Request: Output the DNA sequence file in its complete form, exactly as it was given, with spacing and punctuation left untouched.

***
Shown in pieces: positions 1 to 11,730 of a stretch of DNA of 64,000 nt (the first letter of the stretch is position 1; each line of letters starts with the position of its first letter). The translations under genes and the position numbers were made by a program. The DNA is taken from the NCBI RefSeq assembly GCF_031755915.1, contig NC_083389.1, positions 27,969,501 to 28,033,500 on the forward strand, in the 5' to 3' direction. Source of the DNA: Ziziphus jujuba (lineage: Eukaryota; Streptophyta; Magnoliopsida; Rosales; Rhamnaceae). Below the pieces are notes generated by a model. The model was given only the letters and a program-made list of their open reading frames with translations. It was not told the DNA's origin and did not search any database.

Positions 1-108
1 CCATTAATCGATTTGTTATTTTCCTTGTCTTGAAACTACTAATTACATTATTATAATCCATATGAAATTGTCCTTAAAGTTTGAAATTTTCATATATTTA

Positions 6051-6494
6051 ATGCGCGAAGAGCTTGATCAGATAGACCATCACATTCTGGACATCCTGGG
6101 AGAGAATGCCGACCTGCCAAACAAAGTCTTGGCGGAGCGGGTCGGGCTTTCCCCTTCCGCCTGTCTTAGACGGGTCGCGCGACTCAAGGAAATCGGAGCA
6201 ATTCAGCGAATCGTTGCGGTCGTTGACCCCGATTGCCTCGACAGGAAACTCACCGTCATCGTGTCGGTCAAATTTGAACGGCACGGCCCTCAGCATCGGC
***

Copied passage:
Shown in pieces: positions 1 to 11,730 of a stretch of DNA of 64,000 nt (the first letter of the stretch is position 1; each line of letters starts with the position of its first letter). The translations under genes and the position numbers were made by a program. The DNA is taken from the NCBI RefSeq assembly GCF_031755915.1, contig NC_083389.1, positions 27,969,501 to 28,033,500 on the forward strand, in the 5' to 3' direction. Source of the DNA: Ziziphus jujuba (lineage: Eukaryota; Streptophyta; Magnoliopsida; Rosales; Rhamnaceae). Below the pieces are notes generated by a model. The model was given only the letters and a program-made list of their open reading frames with translations. It was not told the DNA's origin and did not search any database.

Positions 1-108
1 CCATTAATCGATTTGTTATTTTCCTTGTCTTGAAACTACTAATTACATTATTATAATCCATATGAAATTGTCCTTAAAGTTTGAAATTTTCATATATTTA

Positions 6051-6494
6051 ATGCGCGAAGAGCTTGATCAGATAGACCATCACATTCTGGACATCCTGGG
6101 AGAGAATGCCGACCTGCCAAACAAAGTCTTGGCGGAGCGGGTCGGGCTTTCCCCTTCCGCCTGTCTTAGACGGGTCGCGCGACTCAAGGAAATCGGAGCA
6201 ATTCAGCGAATCGTTGCGGTCGTTGACCCCGATTGCCTCGACAGGAAACTCACCGTCATCGTGTCGGTCAAATTTGAACGGCACGGCCCTCAGCATCGGC